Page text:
Crestwood Park Primary School

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About Crestwood Park Primary School

Name Crestwood Park Primary School
Ofsted Inspections
Headteacher Mrs Elizabeth Kennedy
Address Lapwood Avenue, Crestwood Park Estate, Kingswinford, DY6 8RP
Phone Number 01384818315
Phase Primary
Type Community school
Age Range 5-11
Religious Character Does not apply
Gender Mixed
Number of Pupils 209
Local Authority Dudley
Highlights from Latest Inspection

What is it like to attend this school?

Pupils enjoy attending Crestwood Park Primary. They flourish because adults take great care of them.

Staff know them and their families well. Parents and carers are overwhelmingly supportive of the school.

Staff have high expectations for all pupils.

Pupils are encouraged to be confident, resilient learners. From the moment children start in the Reception class, and throughout their primary years, leaders carefully review their academic progress and well-being. Pupils with additional needs are well supported.

Most pupils achieve well across the curriculum.

Leaders have many systems in place to deal with bullying. Each class has a box where p...upils can post messages if they have any worries.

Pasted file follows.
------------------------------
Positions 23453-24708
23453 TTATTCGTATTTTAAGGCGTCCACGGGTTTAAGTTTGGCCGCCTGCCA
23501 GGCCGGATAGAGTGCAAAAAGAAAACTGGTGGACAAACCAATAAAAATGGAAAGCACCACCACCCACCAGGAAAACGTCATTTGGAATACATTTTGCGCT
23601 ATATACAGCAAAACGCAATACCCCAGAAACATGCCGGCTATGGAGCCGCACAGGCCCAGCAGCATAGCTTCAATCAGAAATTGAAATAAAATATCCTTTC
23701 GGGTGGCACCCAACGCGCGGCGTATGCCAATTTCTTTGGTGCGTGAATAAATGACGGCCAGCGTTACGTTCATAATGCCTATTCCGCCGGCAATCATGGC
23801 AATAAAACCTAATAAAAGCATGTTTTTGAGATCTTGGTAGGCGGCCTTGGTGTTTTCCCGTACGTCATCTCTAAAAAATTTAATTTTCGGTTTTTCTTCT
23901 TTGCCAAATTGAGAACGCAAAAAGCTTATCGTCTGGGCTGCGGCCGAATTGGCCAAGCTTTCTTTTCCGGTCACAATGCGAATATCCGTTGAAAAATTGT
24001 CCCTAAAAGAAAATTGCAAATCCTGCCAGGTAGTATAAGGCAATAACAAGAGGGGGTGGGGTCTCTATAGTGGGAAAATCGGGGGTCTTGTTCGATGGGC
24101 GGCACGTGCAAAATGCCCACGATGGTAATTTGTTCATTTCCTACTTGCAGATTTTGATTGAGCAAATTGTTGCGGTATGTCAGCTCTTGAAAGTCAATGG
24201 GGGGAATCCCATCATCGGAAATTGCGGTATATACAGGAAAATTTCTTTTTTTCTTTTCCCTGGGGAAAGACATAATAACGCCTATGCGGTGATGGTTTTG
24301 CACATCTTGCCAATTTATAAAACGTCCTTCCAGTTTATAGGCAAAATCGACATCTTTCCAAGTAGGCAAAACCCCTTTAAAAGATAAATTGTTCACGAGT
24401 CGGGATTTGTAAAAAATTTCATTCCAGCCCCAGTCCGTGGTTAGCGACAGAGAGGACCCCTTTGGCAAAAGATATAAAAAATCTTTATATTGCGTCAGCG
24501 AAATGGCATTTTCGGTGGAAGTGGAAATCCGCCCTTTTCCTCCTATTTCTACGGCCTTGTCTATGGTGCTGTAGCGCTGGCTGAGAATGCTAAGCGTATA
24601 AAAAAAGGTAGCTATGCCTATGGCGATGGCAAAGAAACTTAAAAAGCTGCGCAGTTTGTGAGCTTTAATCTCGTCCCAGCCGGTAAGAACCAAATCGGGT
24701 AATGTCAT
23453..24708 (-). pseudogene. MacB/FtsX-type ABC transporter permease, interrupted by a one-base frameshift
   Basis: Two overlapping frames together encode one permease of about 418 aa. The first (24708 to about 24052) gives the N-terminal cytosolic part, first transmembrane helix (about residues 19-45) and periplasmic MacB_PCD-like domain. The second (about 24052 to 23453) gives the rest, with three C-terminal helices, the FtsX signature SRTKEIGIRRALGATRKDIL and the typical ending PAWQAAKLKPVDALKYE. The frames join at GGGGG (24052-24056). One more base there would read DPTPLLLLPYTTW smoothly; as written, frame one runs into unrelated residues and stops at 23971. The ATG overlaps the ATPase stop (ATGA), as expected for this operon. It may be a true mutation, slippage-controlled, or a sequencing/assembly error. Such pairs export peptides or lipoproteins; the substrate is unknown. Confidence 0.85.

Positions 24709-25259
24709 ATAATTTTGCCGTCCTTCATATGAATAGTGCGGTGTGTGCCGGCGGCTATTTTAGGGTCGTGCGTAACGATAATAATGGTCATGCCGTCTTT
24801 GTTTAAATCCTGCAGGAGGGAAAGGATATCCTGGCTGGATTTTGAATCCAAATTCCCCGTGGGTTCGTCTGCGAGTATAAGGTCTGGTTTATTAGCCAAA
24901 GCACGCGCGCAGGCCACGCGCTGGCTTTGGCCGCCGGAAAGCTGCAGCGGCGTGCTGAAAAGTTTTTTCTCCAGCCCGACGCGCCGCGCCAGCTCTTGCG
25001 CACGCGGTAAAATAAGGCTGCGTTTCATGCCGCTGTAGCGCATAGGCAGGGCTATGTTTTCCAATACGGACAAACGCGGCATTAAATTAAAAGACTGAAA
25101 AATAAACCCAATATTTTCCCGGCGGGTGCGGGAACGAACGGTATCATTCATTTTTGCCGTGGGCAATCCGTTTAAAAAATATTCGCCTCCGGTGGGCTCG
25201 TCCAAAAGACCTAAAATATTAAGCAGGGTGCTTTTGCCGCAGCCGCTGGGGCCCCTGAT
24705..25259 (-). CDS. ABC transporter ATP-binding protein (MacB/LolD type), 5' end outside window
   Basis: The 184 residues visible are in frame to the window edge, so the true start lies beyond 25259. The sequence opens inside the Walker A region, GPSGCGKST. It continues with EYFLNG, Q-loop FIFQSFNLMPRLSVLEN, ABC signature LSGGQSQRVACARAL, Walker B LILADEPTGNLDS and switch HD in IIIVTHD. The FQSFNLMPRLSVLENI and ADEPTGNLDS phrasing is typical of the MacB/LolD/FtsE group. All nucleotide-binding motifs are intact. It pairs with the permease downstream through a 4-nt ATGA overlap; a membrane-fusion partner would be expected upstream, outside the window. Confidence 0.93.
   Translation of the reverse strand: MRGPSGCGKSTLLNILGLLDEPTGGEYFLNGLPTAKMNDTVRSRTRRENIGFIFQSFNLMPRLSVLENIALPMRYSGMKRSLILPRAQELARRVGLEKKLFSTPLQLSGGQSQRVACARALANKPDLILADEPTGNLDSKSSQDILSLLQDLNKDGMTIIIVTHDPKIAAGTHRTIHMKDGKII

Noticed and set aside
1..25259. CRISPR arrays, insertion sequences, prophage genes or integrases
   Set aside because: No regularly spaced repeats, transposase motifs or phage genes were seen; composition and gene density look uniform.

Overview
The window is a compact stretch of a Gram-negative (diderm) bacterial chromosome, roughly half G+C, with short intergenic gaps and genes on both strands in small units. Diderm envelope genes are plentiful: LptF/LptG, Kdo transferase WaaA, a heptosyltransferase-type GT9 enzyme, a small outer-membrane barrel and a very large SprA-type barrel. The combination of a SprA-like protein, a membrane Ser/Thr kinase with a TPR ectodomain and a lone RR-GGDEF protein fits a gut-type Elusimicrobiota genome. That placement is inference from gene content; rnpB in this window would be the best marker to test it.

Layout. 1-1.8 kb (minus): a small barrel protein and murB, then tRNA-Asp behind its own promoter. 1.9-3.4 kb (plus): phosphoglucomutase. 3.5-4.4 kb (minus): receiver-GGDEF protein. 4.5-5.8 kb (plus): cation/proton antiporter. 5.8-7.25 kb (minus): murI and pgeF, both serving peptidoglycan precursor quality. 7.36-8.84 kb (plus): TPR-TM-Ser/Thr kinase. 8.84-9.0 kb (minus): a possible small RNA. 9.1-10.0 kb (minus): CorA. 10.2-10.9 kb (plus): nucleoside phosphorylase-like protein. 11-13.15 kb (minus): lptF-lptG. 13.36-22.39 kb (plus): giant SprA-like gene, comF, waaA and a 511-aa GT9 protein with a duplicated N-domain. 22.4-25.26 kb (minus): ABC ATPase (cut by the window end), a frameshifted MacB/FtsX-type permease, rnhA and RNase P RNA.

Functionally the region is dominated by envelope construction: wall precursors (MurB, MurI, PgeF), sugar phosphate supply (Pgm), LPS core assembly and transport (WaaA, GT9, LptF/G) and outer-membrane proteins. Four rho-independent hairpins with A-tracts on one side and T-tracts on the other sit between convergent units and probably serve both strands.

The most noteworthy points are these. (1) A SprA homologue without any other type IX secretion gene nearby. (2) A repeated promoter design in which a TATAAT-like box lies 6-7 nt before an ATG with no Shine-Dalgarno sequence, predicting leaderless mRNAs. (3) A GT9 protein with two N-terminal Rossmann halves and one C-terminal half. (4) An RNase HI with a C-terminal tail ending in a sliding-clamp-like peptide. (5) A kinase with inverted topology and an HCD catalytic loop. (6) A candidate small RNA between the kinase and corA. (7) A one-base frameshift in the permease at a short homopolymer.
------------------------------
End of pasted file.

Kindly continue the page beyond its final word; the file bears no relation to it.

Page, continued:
There are also anti-bullying ambassadors that pupils can speak to. If bullying does occur, staff sort it out quickly. Pupils behave well in lessons and around school.

The SPARKS values of Smart, Polite, Aware, Respectful, Kind, Safe sum up the behaviour expected throughout the school. Pupils are polite and courteous.

All Year 6 pupils have leadership positions, such as being on the school council or being a reading ambassador.

They wear their job title badges with pride.

Pupils enjoy the many extra opportunities on offer. These include clubs, visits, sports competitions and fundraising.

What does the school do well and what does it need to do better?

Leaders have high aspirations for pupils. They want all pupils, by the time they leave school, to be the 'very best they can be'. Since the previous inspection, leaders have improved the quality of education.

Pupils respond well to the school's approach to learning. They enjoy the activities set and work well with one another. Leadership across the school has been strengthened with the support of governors and external specialists.